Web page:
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Trustees vote out investment firm

Trustees shift larger portion of endowment into firm focused on energy investments.

Temple will fire RS Investments from managing part of its endowment and will shift those responsibilities to Van Eck Associates Corporation, the investments committee of the Board of Trustees announced at a meeting this afternoon.

A group of investors at RS recently left to form a new firm, so the committee decided to break ties with the remnants of RS.

“We no longer felt comfortable that [RS] had the right people, and we weren’t confident that we would get the appropriate level of attention that we needed,” committee chairman Christopher W. McNichol said.

Van Eck, a New York-based firm, will continue to perform its previous role as investment manager for part of the Post-Retirement Plan.

Van Eck and RS Investments are both categorized in the committee’s Investment Policy as “Non-real estate Real Assets,” which means that the investments are typically in food, manufactured goods, or energy. More than 73 percent of Van Eck’s investments are in energy, McNichol said.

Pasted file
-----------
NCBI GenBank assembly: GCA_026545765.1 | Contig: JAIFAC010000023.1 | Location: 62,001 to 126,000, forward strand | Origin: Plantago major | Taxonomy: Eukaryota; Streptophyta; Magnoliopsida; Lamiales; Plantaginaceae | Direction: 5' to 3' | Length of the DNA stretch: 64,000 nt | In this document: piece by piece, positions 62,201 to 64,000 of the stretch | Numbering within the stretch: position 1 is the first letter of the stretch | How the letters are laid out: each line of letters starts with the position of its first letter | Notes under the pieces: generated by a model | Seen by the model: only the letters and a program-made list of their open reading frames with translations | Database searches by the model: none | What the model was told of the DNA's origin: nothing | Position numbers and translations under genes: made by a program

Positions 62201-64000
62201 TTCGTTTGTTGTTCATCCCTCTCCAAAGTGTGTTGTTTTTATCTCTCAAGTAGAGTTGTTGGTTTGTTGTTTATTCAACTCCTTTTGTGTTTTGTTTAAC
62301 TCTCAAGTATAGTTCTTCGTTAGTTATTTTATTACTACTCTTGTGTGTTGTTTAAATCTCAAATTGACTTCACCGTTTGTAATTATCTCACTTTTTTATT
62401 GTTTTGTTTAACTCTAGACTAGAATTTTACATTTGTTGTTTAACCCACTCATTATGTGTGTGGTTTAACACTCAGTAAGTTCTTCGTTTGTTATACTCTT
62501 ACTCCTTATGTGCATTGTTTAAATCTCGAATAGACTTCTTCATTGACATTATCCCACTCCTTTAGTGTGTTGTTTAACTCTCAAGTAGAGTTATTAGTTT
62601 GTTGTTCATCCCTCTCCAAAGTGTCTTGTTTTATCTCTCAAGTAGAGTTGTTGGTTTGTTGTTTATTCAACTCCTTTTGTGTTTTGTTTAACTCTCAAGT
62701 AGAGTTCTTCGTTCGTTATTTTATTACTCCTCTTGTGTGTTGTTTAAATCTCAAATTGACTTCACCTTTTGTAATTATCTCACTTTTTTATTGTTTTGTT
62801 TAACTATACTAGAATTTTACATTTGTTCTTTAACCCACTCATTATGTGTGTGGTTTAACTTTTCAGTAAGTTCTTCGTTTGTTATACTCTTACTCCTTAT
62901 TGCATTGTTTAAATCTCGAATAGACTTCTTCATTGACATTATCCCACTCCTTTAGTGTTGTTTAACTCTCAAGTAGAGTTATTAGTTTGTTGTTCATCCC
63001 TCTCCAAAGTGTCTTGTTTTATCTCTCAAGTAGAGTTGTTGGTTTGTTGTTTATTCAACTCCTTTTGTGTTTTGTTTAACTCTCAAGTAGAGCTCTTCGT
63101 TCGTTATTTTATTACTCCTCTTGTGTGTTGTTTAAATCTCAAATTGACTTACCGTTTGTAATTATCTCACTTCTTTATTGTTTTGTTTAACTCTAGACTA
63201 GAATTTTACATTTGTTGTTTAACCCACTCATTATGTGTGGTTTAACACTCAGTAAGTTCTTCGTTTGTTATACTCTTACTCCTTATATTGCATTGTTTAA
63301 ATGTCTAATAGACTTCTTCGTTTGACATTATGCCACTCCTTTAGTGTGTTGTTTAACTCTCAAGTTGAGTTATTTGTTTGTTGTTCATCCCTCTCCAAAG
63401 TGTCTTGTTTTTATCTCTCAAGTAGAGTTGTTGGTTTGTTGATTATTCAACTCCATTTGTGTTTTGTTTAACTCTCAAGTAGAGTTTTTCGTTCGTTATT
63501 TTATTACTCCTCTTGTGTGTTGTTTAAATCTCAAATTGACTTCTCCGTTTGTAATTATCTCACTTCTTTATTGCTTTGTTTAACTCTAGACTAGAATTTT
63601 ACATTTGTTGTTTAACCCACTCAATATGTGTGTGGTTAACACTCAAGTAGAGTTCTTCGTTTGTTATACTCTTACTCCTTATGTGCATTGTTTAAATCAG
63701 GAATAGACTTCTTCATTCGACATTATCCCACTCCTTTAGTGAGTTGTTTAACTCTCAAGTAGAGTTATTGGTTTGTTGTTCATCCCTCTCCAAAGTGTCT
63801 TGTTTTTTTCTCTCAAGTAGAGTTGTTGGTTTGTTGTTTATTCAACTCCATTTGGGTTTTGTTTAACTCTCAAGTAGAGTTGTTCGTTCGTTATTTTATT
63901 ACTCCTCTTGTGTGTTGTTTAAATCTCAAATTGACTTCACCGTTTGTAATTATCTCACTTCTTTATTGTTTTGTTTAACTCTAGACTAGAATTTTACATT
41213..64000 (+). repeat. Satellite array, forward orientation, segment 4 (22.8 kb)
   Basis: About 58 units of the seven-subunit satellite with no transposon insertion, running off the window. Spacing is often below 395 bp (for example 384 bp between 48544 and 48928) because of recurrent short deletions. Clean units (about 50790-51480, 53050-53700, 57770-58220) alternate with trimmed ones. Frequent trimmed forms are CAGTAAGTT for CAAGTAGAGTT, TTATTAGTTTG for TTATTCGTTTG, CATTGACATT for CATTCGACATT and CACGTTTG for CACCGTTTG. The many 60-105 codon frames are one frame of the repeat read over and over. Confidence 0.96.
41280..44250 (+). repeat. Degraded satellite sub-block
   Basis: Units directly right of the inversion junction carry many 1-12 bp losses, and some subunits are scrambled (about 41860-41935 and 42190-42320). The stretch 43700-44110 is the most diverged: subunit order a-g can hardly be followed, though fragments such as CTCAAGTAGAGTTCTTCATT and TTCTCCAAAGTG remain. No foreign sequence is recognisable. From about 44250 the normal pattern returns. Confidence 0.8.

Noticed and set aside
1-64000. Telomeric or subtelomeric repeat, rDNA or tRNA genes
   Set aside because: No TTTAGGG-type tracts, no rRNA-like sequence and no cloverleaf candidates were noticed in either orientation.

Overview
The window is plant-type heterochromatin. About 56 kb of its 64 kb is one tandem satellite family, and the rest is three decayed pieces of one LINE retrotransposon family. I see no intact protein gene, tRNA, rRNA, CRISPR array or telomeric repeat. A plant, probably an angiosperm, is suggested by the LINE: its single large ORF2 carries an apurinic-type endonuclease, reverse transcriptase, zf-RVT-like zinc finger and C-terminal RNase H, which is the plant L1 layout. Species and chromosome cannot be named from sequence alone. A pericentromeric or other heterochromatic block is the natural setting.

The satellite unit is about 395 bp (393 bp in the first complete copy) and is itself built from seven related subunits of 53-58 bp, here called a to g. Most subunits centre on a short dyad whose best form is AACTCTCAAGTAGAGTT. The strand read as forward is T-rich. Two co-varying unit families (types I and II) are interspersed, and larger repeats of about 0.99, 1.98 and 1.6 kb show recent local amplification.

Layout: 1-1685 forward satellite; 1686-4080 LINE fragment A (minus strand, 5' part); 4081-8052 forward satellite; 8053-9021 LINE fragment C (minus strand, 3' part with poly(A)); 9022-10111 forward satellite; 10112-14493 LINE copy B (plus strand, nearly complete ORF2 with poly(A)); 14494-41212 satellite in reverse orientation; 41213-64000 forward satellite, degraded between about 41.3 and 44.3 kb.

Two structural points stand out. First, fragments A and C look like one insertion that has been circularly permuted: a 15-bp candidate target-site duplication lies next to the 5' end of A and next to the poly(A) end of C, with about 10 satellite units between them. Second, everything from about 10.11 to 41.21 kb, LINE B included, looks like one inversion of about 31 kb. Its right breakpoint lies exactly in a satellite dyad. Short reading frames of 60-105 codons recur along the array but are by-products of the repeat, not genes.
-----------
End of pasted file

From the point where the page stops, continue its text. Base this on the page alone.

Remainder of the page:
“[Van Eck] is a firm we’re familiar with and done our due diligence on,” Chief Financial Officer and Treasurer Ken Kaiser said after the meeting. “They’re performing quite well.”

Temple’s endowment is about $278 million as of 2012 and collects about 4.5 percent interest, Kaiser said. McNichol said that the interest is used to “pay the bills.”

Temple, like many other universities, doles out parcels of the endowment to investment managers like Van Eck to potentially gain more money to spend on things like financial aid.

After the motion to cut ties with RS Investments was passed without objection, the committee re-approved Miller Investment Management L.P. to run its own specially designated pools of money within the retirement and pension pools.

Miller will be have no more than 10 percent of each of the pools to invest, Kaiser said. It will continue to operate with less adherence to the investment policy than other investors, since it can “take advantage of opportunities” and can “manage nimbly in the markets,” Kaiser added.

The amount of money in the pools has gone up “considerably” since Miller was given that opportunity, Kaiser said.

Joe Brandt can be reached at joseph.brandt@temple.edu or on Twitter @JBrandt7.

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